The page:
​A Forty-niner from Tennessee

The Diary of Hugh Brown Heiskell

Hugh Brown Heiskell was the fifth child out of ten children. He was a Knoxville lawyer,who studied law at East Tennessee University, hailing from Tennessee who traveledout west with his cousin Tyler in hopes of finding gold back in 1849. He lived his lifeas a farmboy and had a great curiosity for the surroundings and wildlife out west.Heiskill and his cousin joined a wagon train from St Louis for their journey and
kept a diary of his journey describing the environment and what happened at certain points of their journey, either being prosperous or troublesome. Heiskill also wrote about the camp life, the people they met, and his great interest of the Indians and their culture. He left on his trip from East Tennessee on May 23, 1849 and arrived at the mines on October 24, 1849, yet he died a bit less than a month later on November 16


"Immediately we ascended a small [hill?] where again I came near oversetting; in fact, if Tyle had not held on to the upper side of the wagon t would have went over. My genius certainly does not lie in driving oxen nor have I as of yet been able to find in what it does lie." (21)
Hugh Heiskell did not have great skill in leading the wagon down the hill because he was use to always working on the farm and only studied law while he was in Tennessee. He only knew how to carry out activities relating to ones he used to do on the farm showing his limited experiences in the other fields of work besides farming and law.
"Four miles from where we nooned, we entered into a beautiful valley. Surface uneven, but covered with fine grass, wild flax abundant. Soil-very fine- rich and light, slightly gravelly- good for wheat. The Mountain sides green with luxuriant grass, quaking aspen, and service berries." (20)
This quote illustrates Heiskell's eye for detail for which he was famous for in his diary entries of his autobiography. Brown was able to describe the exact mental picture of what he saw upon entering the valley that people usually would not have noticed upon sight like how the soil was slightly gravelly and would be good to use to grow, which also shows his knowledge of farming crops because he knew what soil would be acceptable to grow wheat in again just by the immediate sighting of the soil.

"Three men with pack mules rode up, having left Allen's and Turner's 2nd Pioneer line 75 miles behind. Are pushing on to overtake Jones' train. They gave us some news from the states, having left one month later than we. Reported the death of ex-president Polk and that there were a thousand deaths a week at St. Louis."(23)
This quote shows how people traveling out west were so isolated from society because the only way They could obtain news was by hearing about current events from other people also traveling out west who left society after they did. Also, this quote shows what the people traveling west had to give up, which was being apart from the eastern civilization and leaving their families to go search for gold.
"We are [heartened?] to find most excellent grass, for it has a gloomy effect to camp without it, more perhaps through fear and doubt of getting through than feeling for the cattle, though we are not destitute of feeling." (33-34)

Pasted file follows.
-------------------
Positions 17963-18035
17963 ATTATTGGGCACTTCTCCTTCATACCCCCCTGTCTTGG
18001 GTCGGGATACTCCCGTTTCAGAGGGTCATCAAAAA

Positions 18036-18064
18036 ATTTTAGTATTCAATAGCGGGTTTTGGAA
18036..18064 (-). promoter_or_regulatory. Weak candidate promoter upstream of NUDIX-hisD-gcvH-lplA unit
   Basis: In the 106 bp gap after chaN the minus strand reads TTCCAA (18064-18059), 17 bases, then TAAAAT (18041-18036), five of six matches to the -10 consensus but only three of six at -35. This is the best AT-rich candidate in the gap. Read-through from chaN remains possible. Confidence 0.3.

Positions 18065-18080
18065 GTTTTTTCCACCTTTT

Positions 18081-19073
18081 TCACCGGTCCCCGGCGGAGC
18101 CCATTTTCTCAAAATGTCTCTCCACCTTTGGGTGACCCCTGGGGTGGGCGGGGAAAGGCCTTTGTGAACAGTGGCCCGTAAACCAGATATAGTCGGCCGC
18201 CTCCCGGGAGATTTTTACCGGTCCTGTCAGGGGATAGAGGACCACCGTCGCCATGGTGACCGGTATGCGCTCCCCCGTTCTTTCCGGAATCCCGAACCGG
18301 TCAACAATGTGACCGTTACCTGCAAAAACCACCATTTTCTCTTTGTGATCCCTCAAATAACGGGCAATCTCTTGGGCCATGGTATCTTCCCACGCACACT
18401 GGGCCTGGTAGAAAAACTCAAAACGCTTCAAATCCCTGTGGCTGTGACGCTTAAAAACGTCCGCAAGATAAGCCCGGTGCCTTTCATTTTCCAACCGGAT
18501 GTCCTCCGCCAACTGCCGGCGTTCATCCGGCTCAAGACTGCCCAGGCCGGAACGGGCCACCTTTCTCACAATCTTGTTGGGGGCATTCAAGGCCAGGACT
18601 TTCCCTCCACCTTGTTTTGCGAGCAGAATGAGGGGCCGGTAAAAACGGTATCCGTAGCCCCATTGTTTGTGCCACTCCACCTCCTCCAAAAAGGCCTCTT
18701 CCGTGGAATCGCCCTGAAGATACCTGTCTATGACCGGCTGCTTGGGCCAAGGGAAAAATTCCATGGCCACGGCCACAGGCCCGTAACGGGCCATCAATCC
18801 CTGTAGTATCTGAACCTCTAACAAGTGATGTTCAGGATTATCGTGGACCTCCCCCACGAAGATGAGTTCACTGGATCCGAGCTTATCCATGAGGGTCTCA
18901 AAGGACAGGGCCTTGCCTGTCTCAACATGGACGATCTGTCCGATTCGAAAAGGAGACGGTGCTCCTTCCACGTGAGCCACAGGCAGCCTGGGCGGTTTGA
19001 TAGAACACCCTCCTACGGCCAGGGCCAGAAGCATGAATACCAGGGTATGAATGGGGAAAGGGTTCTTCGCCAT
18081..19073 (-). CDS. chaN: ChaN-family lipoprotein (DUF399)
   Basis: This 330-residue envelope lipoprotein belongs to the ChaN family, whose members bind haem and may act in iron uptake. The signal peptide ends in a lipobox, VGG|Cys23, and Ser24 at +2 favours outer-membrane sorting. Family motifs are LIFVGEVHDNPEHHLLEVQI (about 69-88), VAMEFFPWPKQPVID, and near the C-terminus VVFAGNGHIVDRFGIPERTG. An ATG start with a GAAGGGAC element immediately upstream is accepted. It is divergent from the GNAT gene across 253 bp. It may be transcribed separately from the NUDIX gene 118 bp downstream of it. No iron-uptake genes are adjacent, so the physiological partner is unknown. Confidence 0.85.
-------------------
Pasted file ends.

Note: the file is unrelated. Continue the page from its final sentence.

The people of the wagon train were not completely selfish showing how they did not only care for themselves to have a camp where there was grass and how they actually care about other objects than themselves like the cattle. This situation also relates to how the people would also care for the other people and would help each other out in times of trouble.
"There is a fortune here for every man in California.-There is one for me and if I keep my health I will make it, and not be always about it either, and come home. I wish some of the other friends were here, and if any of them do come, or any person, I can give them some information, that would do them good service." (82)
This quote illustrates how Heiskell had success finding gold in California and how happy he was to gain his own fortune. He also wishes to go back home to share his fortune with his family back on the east coast and if one friend came over to the west coast, he would gladly share his fortune with him showing how nice-hearted and caring a person Hugh Brown Heiskell was.

By reading about Hugh Brown Heiskell's travels out west, greater reasons have become apparent as to why the forty-niners in America's history went out west to search for gold. The forty-niners wanted to go look for gold to find wealth for themselves, but some actually were going to find wealth to bring back to their families too. In the process of finding gold, they had to travel across America and endure the hard travels through the valleys and the deserts, and they had to leave their families behind with only a promise that they will come back home. In the end, have learned about what purpose the forty-niners had for traveling out west and what they had to endure and give up to go search for gold during the gold rush.
Works Cited:
Guice, John D. W. "A Forty-niner from Tennessee: The Diary of Hugh Brown Heiskell." Proquest.
Journal of the Early Republic. Web. 17 Nov. 2009. <http://www.historystudycenter.com/search/
Heiskell, Hugh Brown. Forty-niner from Tennessee the diary of Hugh Brown Heiskell. Knoxville: University of Tennessee, 1998. Print.
"jai.jpeg" Web. 18 November, 2009. http://www.bhaderwah.com/images/jai.jpg
"miners_.jpg? Web. 18 November, 2009. http://www.learnnc.org/lp/media/uploads/2009/06/miners_.jpg
"T00574.jpg" Web. 18 November, 2009. http://utpress.org/covs/T00574.jpg
"wagon-train-mural.jpg" Web. 18 November,2009. <http://www.museumofwesternart.com/images/wagon-train-mural.jpg>